It's almost time for Where Are All the Black People again. I wonder if they have anything to show as far as retention of the people given opportunities or if there will be an event at all. I'm just under the impression that there's less black people in advertising now than when I graduated a few years ago.
Anon, I'm also under the impression that there are far fewer black people in U.S. advertising than a few decades ago.
It's like we're supposed to completely ignore the signs and absences all around us, and focus on touchy-feely 2016 slogans like "diversity and inclusion!" and "unconscious bias!" and pretend that the emperor has clothes.
The emperor has no clothes.
Hiring white women and giving yourself diversity awards for it isn't diversity, ad industry.
Hiring hundreds of foreign visa holders from overseas and pretending that's the same as hiring POC inside America isn't diversity either.
Hiring summer MAIP interns and keeping their photos up year round on your agency website so you have a spot of color here and there isn't diversity.
There WERE places to discuss these issues years ago, but they're all gone now. I feel like this one blog is the only lighthouse left with the light still on.
Same Anon from above...
I even applied for MAIP when I was in undergrad and no dice. I did meet a classmate (a sister/creative) who was chosen and she got to intern in Chicago. She was probably the most ambitious black person I had seen in our whole ad program. We didn't meet til our final year, but by that point she had done 7 internships (Chicago included). It wasn't until she placed in a contest that she was offered an internship-to-job offer in NYC.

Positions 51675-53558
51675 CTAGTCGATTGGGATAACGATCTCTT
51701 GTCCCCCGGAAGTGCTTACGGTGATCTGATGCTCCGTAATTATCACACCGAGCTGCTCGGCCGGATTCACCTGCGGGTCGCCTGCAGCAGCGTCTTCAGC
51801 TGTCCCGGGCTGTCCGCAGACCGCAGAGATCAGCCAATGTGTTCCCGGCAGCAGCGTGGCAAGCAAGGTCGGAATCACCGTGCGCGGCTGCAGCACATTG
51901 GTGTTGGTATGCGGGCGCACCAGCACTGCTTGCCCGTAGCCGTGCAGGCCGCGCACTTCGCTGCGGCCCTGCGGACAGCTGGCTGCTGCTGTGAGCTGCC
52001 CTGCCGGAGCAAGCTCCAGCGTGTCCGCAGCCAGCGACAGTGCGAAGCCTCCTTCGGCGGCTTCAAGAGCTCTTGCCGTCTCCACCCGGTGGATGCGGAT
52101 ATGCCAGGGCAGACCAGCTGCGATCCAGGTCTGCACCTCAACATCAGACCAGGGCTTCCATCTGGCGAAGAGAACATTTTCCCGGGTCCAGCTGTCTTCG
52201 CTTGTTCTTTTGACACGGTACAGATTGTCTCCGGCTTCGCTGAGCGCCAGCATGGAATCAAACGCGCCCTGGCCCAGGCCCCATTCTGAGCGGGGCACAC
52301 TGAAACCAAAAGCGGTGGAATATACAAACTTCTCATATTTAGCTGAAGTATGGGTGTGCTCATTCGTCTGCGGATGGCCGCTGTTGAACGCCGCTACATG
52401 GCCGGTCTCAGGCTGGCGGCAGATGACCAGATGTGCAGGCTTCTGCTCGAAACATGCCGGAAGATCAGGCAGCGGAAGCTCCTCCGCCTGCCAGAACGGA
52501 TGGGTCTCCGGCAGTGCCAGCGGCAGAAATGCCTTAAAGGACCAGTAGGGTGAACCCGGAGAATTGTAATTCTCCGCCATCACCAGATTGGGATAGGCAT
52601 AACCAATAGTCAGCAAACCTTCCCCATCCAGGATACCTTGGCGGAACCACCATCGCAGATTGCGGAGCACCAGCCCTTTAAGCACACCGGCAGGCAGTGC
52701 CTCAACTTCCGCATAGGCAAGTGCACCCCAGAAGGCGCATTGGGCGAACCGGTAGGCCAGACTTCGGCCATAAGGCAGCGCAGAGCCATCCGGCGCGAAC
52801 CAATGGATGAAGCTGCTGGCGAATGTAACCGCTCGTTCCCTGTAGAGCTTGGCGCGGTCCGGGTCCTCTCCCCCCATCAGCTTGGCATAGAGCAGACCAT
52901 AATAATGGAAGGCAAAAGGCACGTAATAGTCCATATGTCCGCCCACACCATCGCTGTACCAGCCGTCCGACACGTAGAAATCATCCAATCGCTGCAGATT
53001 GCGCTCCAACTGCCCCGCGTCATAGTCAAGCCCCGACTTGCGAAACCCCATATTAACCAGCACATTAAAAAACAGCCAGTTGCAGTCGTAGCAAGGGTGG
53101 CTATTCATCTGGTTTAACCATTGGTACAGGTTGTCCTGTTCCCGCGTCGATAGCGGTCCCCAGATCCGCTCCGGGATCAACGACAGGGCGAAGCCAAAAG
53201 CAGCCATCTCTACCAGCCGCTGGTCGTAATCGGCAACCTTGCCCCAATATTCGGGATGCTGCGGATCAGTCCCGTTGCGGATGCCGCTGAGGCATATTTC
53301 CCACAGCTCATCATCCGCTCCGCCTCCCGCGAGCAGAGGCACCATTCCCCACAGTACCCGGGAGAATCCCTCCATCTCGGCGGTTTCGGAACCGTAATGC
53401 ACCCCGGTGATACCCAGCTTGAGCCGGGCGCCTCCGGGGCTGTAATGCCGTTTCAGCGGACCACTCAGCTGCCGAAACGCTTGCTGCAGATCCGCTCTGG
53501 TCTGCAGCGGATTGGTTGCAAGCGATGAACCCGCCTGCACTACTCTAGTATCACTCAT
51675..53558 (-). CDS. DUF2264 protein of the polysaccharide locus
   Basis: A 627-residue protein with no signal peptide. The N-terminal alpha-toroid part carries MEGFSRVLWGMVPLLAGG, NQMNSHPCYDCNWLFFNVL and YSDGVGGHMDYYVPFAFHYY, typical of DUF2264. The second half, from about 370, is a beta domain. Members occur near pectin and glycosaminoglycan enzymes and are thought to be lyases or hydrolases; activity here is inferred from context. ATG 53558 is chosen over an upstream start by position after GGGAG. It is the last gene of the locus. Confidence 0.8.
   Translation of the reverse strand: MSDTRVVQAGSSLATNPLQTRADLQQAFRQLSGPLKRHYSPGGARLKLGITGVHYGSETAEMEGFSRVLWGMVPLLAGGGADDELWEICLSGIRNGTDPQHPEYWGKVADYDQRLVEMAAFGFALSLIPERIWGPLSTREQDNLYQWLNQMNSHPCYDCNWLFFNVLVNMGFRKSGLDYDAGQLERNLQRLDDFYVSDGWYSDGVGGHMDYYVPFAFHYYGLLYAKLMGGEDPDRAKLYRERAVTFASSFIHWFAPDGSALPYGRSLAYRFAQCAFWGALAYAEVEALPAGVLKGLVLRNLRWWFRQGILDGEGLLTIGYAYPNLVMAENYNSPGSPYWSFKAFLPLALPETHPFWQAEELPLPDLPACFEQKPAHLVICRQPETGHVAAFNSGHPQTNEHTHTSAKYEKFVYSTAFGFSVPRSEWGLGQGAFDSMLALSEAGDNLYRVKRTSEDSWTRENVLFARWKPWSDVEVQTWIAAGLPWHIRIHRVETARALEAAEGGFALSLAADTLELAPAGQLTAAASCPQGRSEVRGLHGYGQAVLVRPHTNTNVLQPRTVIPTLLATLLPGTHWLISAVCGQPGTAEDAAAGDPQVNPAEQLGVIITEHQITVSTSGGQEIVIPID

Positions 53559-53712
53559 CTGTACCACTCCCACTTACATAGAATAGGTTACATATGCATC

IIRC, within a year she hated her situation and she was playing the game to the fullest. She gave it her all, yet she can't even make a case for another black person to go through all the trouble she did. I haven't heard from her in 3 years, but I have just a fraction of her tolerance for "playing the game."
Quick story of my own. I applied to work at a small local black (woman) owned shop just for an internship. Again, no dice. There wasn't a single black person actually working there when I interviewed. A girl in my class got the internship. A white girl... everyone working there was a white girl (and I do mean girl, they could've all been in my class). So I asked her what's up with that place, she told me straight up... "Ya know, we wanna be able to talk girl talk."
I had an interview one time, again just for an internship, with 3 white girls all younger than me (I was 27 at the time--older student). They looked like kids to me. I commented here some months ago, that before this blog I didn't know there was ANY kind of shortage of white women in advertising.
I'd say we've successfully been gentrified out of the industry. I have no further aspiration to it, but I would love to hear what some of the most vocal people from a few years ago would say today.
Car fax is deceitful. I bought a $69 package and Carfax Changed it to their cheapest package. The information that they gave me about the car that I was inquiring about was not accurate. It said the car had never been in an accident and it only had one owner,plus it had mold in it , I had it cleaned several times but that didn't help the smell at all. It had been in an accident also it had more than one owner, and it didn't reveal that the car had been in walter. I found this information out when I decided to trade that car in for another car. I was so angry because I trusted that money grubbing car fax. Take my advice and choose another company. Don't trust the BBC symbol when it pertains to car fax.
Was the Smelly Car episode from Seinfeld, adapted after you? If so, can I have your autograph? Lol
Smell ya later.
Both Carfax and Autocheck use the same data provider as NHTSA. So there's no difference between them.
Post a Comment